Although the IITs have been around for more than half a century, many members of the general public still do not know that the humanities subjects were included for credits in the curricula of the IITs from the beginning. Every single engineer who has attended an IIT has passed through its Humanities and Social Science (HSS) Department. But why? To understand this, let's go back to a major difference between a standard issue university and a technical institute.
Briefly, a university, as its name indicates, aims to be inclusive, universal. This word was first used in English in 1300 to refer to "the whole entire number engaged at a particular place in giving and receiving instruction in the higher branches of learning" (Shorter Oxford).
An institute, on the other hand, if we turn to its etymology, derives from the Latin verb for 'to establish' and has a more recent origin, since this word was only used after "1795 in post-revolutionary France" (Shorter Oxford). Note that this usage was coined nearly five centuries after the word "university". No wonder, then, that the characteristic feature of this model of learning is its modern emphasis on specialization or "expert" technical knowledge.
This stark difference between the ideologies of the university and institute, we can now see, is in fact exemplified by a 'meritocratic' system like that of the IITs. Students with an aptitude for scientific and technological subjects are exclusively admitted to these institutes on the basis of some extremely tough exams. However, the STEM and LEAF structure within the IITs is, surprisingly, far from exclusive. It actually presents us with an imaginative 'hybrid' of the two models cited. Indeed, the IIT Charter explicitly says that they were set up with two broad, egalitarian objectives:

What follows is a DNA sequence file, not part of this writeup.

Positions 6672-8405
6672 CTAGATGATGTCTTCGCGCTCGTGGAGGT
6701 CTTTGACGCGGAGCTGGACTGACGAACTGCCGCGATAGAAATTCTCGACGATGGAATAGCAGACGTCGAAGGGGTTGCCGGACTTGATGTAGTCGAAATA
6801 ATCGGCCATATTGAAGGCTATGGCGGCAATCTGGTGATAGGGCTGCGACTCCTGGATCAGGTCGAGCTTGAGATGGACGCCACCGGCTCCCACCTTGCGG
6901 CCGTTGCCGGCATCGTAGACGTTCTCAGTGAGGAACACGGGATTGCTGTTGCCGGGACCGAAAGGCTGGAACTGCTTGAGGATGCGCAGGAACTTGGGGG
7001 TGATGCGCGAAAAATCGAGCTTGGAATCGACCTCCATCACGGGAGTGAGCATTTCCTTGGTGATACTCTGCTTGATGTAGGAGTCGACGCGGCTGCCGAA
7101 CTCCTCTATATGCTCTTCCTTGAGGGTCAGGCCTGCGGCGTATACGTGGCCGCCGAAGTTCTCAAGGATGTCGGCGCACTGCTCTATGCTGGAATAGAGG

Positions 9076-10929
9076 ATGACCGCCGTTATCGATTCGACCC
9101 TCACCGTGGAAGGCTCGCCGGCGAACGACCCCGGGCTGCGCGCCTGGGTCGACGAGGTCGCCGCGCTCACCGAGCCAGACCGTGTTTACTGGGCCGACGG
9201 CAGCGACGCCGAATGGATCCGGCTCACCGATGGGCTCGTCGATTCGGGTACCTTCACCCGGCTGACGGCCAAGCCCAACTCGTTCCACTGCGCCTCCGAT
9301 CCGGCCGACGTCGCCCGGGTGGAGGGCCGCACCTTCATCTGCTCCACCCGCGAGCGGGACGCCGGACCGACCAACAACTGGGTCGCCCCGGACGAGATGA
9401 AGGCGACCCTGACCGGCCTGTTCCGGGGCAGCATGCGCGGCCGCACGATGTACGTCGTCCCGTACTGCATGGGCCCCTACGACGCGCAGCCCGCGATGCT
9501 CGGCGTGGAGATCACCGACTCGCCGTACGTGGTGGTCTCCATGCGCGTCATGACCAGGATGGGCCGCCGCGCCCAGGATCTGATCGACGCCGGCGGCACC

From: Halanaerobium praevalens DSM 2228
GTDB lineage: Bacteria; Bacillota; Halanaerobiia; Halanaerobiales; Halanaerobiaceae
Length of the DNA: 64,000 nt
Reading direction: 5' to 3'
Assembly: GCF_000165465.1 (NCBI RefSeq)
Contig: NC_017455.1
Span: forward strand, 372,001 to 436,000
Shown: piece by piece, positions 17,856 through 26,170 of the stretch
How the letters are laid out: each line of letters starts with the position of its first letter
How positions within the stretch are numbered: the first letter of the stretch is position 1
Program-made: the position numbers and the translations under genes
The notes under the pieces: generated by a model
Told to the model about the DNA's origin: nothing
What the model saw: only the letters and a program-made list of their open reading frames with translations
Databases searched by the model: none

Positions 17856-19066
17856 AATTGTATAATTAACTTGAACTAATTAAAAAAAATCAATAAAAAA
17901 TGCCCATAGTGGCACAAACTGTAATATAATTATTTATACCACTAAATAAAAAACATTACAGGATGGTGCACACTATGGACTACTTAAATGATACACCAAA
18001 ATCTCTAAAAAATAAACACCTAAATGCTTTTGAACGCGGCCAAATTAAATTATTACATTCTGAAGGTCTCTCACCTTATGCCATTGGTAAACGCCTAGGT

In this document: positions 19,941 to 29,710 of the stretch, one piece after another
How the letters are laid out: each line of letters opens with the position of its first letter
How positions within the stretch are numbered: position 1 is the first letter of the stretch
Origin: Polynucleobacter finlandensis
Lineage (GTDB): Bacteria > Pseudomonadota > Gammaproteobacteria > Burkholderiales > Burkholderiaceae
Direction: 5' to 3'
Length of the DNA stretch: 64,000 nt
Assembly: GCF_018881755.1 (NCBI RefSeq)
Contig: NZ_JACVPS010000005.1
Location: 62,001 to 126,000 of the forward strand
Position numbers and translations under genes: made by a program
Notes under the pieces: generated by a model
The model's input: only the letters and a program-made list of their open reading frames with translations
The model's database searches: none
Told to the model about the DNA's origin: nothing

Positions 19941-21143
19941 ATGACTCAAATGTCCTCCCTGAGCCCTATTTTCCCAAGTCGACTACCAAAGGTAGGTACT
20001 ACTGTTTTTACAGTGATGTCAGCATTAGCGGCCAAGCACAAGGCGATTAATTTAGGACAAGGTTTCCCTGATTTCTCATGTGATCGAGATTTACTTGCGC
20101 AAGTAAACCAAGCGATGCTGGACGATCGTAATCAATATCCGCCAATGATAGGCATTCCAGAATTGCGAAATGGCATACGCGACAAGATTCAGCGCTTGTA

a) the advancement of knowledge through education and research, in both Pure and Applied Science, in Engineering, Social Science and Humanities;
b) service to the community and nation (which we refer to as Extension activity) through the use of their resources both intellectual and material.
In the above respect, the IITs closely resemble the great US technological universities (MIT, Cornell, Carnegie Mellon) which themselves gradually expanded to include every discipline, leaving their instrumentalist beginnings behind, but retaining their commitment to 'excellence'. This 'turn to the humanities and social sciences' and the consequent flourishing research in interdisciplinary areas has, we know, been highly beneficial in the case of US universities and by no means detrimental.
In India, for a variety of reasons, we have chosen not to follow the US path, although some of the newer IITs (Gandhinagar, Hyderabad) have groomed their HSS Departments with particular care, as have some older IITs (Kanpur, Delhi). Some others offer postgraduate degrees in humanities subjects like Economics (Madras). This is because of a growing realization that the HSS Departments are today far from 'service' departments - if they were ever that. The HSS subjects, at their best, introduce reflexivity, an ability to argue and logically present arguments, delight in unfamiliar, independent ideas and a view of the universe not merely as a nuts-and-bolts construction, but a changeable sphere of human interaction that can be conceptualized from a variety of philosophical and civic angles.
The founder of the IITs, Jawaharlal Nehru, appears to have understood this well. Anticipating that such institutes could become too narrow in focus, he wanted a structural component within the system that was oriented towards turning technologists into 'better men and women'. Specifically addressing engineers, he said: